So Anna must buy a condom. Assuming there’s a very large raise and an early retirement bonus associated with this transaction. You know, to prevent her writing the memoirs. (Dear Amazon, I’d like to pre-order my copy NOW.) Anna promises secrecy to Mary, but the fact that she’s not even hinting around about it with Bates is just plain weird. And here I thought her earlier promise to her husband to have no more secrets would trump her new promise to lapse-of-judgement mistress. Good golly, what’s gonna happen when he finds that book under Anna’s pillow? Dude, there is no way Bates doesn’t know what’s going on.

“Doesn’t sound like Lady Mary — sounds a bit Bohemian.”

Lady Mary, dearest, we’d better NEVER EVER NEVER EVER hear anything at all EVER again about that train ticket. Never.

“Such a pity Mary had to miss it for a boring sketching trip.”

When has Mary EVER sketched anything? When has Mary EVER just gone for a frivolous drive or trip or anything? When has Mary EVER set out to have fun? Who is “Annabelle Portsmouth,” why haven’t we met her, and couldn’t Mary have come up with a better fake friend name? Here are my top ten reasons why this weekend special is a BAD idea:

  1. Possibly not the best application/interview process for the future father of the future Earl of Grantham.
  2. How was it you dealt with Rose in the hotel in season three, Mary?
  3. Remember Mr. Pamuk?
  4. If you have to sleep with Tony to “be sure,” does that mean you weren’t sure with Matthew? Fear of divorce didn’t make you jump in the sack with Matthew, either. (When has fear of anything ever stopped you from doing what you want, Mary?) Tony has done such a good job convincing you to jump into a life with him that you’ve already turned him down once.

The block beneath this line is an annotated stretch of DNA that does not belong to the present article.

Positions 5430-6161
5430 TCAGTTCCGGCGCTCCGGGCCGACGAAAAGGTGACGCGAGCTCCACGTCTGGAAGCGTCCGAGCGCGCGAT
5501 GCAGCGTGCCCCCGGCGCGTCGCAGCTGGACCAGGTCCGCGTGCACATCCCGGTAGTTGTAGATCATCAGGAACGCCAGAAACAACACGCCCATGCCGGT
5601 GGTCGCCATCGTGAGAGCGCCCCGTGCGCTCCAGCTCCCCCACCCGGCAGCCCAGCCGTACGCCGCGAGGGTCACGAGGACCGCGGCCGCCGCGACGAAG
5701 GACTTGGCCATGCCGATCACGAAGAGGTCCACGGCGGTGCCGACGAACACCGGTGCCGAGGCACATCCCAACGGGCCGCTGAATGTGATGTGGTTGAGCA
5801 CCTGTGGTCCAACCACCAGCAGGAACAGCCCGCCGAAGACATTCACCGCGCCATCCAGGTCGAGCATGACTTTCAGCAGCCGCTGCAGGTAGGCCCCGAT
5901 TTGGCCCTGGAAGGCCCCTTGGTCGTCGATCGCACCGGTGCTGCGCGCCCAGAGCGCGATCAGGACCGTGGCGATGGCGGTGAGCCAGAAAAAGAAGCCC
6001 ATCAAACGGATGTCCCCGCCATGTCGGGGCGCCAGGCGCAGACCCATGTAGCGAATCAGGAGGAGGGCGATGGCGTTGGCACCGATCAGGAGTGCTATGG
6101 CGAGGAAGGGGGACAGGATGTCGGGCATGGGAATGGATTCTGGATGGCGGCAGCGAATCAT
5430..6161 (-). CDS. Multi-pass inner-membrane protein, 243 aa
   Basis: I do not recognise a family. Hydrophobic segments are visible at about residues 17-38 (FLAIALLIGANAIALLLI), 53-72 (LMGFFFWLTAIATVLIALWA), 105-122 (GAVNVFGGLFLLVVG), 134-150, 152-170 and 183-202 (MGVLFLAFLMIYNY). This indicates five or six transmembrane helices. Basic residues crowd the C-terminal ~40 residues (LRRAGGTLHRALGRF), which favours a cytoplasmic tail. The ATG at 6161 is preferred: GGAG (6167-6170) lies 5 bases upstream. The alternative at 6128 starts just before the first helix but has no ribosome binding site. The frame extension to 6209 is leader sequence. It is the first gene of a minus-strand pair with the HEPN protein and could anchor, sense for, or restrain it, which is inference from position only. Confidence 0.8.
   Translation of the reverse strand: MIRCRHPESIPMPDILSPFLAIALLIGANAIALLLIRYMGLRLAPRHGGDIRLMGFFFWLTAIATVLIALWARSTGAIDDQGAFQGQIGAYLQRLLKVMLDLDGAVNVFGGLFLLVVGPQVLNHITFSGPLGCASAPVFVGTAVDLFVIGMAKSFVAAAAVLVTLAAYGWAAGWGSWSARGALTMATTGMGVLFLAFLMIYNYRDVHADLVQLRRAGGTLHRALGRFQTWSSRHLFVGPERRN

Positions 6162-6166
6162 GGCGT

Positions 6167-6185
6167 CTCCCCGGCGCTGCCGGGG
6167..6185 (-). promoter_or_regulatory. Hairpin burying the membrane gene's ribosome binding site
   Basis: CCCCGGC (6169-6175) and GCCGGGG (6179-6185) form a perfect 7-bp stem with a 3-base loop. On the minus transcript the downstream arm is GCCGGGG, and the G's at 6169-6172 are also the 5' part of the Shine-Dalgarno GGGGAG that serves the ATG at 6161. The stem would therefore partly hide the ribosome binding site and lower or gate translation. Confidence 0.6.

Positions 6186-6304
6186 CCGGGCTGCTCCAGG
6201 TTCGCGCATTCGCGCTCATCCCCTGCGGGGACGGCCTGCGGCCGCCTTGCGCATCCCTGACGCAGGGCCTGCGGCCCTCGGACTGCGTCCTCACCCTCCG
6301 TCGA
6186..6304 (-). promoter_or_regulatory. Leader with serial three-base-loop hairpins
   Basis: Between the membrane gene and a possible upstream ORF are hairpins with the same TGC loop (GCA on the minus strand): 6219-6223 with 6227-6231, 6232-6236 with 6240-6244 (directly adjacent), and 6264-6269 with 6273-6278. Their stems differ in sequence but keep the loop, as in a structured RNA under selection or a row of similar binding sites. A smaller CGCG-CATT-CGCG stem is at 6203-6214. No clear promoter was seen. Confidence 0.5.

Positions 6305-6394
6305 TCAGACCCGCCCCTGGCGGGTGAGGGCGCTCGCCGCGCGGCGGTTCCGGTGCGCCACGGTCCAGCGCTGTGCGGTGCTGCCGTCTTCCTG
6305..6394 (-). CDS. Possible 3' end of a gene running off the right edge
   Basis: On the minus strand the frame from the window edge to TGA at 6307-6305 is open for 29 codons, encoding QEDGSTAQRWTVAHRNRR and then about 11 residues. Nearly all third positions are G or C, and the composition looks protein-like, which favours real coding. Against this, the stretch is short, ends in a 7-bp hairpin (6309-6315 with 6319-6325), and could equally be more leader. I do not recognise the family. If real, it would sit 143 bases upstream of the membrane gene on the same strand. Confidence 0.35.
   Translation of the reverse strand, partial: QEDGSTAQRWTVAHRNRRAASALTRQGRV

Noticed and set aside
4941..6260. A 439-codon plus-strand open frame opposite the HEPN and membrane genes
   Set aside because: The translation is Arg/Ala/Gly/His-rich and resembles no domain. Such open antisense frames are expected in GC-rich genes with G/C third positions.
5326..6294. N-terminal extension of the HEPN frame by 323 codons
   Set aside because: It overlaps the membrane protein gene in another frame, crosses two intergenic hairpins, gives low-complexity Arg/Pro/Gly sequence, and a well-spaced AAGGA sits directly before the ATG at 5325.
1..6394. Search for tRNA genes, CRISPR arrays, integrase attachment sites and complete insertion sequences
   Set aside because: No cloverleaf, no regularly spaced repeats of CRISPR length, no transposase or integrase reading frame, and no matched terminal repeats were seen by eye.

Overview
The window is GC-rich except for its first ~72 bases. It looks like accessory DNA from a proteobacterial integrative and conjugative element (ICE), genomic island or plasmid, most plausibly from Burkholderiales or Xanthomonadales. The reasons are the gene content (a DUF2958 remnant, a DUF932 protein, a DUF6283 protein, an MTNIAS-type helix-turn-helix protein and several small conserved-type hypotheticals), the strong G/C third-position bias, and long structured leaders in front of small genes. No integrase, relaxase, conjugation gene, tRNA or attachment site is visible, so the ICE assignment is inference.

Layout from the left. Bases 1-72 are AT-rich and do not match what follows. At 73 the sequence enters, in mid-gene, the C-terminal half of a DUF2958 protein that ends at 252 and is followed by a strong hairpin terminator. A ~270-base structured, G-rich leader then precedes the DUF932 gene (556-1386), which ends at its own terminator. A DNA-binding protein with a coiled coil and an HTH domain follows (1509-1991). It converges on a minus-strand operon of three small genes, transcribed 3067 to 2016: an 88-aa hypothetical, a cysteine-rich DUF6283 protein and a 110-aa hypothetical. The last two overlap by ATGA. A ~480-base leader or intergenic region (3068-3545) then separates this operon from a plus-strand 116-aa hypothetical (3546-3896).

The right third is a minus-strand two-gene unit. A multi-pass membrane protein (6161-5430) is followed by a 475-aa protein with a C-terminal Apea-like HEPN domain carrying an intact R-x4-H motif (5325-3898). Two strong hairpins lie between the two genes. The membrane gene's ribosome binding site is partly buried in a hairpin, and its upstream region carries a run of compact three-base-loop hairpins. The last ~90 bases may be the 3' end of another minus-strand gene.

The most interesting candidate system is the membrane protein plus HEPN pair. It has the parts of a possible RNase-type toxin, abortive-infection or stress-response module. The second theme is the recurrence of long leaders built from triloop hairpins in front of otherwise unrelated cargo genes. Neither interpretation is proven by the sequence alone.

5. Tony flings open the hotel room door and drapes himself on the door frame. He swaggers in and says, “Hey, baby, of course I know how to do this right. What’d you think? This is my first rodeo? Please.” Sure, Mary. You’re the first. You’re THE love of his life. I’m sure Tony is STD-free.
  6. Liverpool…really???? Fingers crossed Mable Lane-Fox and Charles Blake are in town and decide to have dinner in Church Street tonight.
  7. You can’t ruffle Blake, just like you couldn’t ruffle Matthew. Good men don’t ask things like this of women they value and respect. So do you want to bite a frilly lure on a line or would you like to reconsider your own bait? Blake doesn’t want to play games, and he won’t touch you with a 15-meter cattle prod when he finds out what you’ve done…after you have your OJ and toast in the morning and realize Tony’s bedhead is not the hair you want to spend eternity with.
  8. Only teenagers use the “Everybody’s doing it” argument. As Mr. Carson points out about certain modern fads, “You’ll only get a shock if you listen to it.”
  9. Don’t worry. No one knows. Just Thomas, and James, and Anna, and Bates, and the hotel staff, and Gillingham’s servants, and the real Annabelle Portsmouth. Just wait until Edith finds out. Dear Daily Mail…
  10. No mud. No pigs. How this is fun again?

Meh. All of Lady Mary’s excuses are actually for herself. They’re an effort to convince herself she’s right, and the first step to that is convincing other people. I’m with Anna — best of luck to ya, princess. You’re gonna need it.

The awards for Characters Acting in REAL Love in this episode go to:

  • Edith – for her love for her daughter that drives her to become a total nuisance to the woman legally responsible for her care
  • Carson & Mrs. Hughes – for how he makes her want to check the looking-glass to make sure her hair’s tidy
  • Molesley & Baxter – for finding their courage and learning true grace

“I’d give all in to rewrite that chapter of my life, but I can’t, Mr. Molesley. Not even for you.”

The bending of Molesley’s spirit — the growing of his soul — is beautiful and warming. Did Baxter find Christ in prison? Is tonight the night we’ll learn the rest of her story? Are these two destined for a cottage of their own next door to the Bates’? Here’s hoping there will be a LOT of downstairs action tonight.